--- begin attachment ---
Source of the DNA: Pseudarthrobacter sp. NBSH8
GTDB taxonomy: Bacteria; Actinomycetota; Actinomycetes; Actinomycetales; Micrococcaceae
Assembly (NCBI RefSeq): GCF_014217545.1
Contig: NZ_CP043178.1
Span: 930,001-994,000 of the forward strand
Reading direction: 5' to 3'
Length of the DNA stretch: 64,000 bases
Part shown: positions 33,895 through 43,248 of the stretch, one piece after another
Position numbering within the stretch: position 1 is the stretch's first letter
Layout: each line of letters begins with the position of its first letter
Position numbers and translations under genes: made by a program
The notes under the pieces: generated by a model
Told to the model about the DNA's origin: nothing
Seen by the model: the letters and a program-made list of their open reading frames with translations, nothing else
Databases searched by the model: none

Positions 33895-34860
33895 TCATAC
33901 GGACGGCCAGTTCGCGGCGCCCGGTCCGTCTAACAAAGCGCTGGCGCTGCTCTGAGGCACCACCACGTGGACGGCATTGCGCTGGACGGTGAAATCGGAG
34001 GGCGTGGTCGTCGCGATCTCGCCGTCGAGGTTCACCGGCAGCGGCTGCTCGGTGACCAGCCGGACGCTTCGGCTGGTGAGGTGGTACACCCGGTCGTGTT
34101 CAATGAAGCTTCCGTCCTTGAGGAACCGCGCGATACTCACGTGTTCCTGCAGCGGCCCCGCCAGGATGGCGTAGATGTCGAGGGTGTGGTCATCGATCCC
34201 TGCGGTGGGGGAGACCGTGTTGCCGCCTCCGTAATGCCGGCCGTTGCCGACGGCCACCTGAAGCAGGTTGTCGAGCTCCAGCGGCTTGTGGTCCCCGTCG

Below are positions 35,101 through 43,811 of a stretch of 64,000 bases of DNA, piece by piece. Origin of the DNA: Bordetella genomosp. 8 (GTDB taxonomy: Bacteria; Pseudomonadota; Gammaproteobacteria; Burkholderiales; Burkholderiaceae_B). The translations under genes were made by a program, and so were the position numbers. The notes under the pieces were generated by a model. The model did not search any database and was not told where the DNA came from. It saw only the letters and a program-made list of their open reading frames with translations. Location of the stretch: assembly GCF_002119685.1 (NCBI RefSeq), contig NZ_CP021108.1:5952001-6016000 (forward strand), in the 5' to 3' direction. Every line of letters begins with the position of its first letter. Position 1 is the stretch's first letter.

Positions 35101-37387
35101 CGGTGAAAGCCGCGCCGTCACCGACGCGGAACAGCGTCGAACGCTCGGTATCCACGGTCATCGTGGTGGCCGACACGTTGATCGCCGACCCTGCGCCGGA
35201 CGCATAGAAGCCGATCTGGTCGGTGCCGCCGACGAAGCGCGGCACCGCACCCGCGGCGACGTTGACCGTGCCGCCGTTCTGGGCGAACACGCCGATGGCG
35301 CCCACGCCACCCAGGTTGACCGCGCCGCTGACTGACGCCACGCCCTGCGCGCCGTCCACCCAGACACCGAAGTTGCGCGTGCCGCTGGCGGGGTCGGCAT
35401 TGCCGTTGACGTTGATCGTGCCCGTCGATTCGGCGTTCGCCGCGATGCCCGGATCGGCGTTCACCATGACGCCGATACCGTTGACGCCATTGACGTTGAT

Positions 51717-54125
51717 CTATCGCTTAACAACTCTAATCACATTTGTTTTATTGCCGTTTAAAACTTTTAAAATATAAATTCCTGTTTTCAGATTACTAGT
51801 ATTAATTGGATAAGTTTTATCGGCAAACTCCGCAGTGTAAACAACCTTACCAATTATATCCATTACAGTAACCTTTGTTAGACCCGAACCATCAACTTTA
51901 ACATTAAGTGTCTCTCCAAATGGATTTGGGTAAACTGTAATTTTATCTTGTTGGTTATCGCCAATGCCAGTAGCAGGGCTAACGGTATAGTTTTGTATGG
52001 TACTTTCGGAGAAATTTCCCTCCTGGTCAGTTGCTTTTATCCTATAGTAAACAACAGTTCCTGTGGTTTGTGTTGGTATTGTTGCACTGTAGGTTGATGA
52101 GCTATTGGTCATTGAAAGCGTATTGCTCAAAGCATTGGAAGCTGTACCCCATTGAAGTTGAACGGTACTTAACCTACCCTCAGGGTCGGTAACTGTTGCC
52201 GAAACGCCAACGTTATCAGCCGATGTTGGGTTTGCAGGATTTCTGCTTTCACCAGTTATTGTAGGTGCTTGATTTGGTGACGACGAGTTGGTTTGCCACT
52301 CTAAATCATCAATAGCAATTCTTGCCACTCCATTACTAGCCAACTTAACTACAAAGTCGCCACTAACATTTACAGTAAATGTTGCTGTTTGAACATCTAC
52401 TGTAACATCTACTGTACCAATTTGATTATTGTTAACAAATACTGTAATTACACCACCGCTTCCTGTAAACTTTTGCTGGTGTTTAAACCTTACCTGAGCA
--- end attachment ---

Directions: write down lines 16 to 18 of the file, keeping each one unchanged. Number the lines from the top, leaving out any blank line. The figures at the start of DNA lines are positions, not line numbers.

Positions 33895-34860
33895 TCATAC
33901 GGACGGCCAGTTCGCGGCGCCCGGTCCGTCTAACAAAGCGCTGGCGCTGCTCTGAGGCACCACCACGTGGACGGCATTGCGCTGGACGGTGAAATCGGAG